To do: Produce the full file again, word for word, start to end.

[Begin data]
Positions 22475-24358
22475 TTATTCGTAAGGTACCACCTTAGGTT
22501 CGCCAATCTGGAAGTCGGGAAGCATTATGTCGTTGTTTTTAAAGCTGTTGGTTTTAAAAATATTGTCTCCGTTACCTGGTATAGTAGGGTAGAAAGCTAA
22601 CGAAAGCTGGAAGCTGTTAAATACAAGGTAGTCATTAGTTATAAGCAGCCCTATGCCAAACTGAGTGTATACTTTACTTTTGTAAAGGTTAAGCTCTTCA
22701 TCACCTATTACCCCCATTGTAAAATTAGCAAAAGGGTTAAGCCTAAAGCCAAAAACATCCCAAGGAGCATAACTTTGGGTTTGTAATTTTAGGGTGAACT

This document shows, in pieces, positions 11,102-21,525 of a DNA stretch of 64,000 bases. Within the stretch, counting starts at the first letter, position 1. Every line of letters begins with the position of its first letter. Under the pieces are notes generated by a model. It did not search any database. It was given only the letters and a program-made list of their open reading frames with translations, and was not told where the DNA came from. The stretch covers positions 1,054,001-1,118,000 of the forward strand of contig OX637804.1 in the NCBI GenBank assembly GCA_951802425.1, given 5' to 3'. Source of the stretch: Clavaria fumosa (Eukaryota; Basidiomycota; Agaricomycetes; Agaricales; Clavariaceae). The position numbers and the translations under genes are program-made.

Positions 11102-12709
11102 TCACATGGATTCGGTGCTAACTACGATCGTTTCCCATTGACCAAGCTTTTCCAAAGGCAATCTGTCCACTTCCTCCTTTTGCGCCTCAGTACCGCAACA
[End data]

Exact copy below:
Positions 22475-24358
22475 TTATTCGTAAGGTACCACCTTAGGTT
22501 CGCCAATCTGGAAGTCGGGAAGCATTATGTCGTTGTTTTTAAAGCTGTTGGTTTTAAAAATATTGTCTCCGTTACCTGGTATAGTAGGGTAGAAAGCTAA
22601 CGAAAGCTGGAAGCTGTTAAATACAAGGTAGTCATTAGTTATAAGCAGCCCTATGCCAAACTGAGTGTATACTTTACTTTTGTAAAGGTTAAGCTCTTCA
22701 TCACCTATTACCCCCATTGTAAAATTAGCAAAAGGGTTAAGCCTAAAGCCAAAAACATCCCAAGGAGCATAACTTTGGGTTTGTAATTTTAGGGTGAACT

This document shows, in pieces, positions 11,102-21,525 of a DNA stretch of 64,000 bases. Within the stretch, counting starts at the first letter, position 1. Every line of letters begins with the position of its first letter. Under the pieces are notes generated by a model. It did not search any database. It was given only the letters and a program-made list of their open reading frames with translations, and was not told where the DNA came from. The stretch covers positions 1,054,001-1,118,000 of the forward strand of contig OX637804.1 in the NCBI GenBank assembly GCA_951802425.1, given 5' to 3'. Source of the stretch: Clavaria fumosa (Eukaryota; Basidiomycota; Agaricomycetes; Agaricales; Clavariaceae). The position numbers and the translations under genes are program-made.

Positions 11102-12709
11102 TCACATGGATTCGGTGCTAACTACGATCGTTTCCCATTGACCAAGCTTTTCCAAAGGCAATCTGTCCACTTCCTCCTTTTGCGCCTCAGTACCGCAACA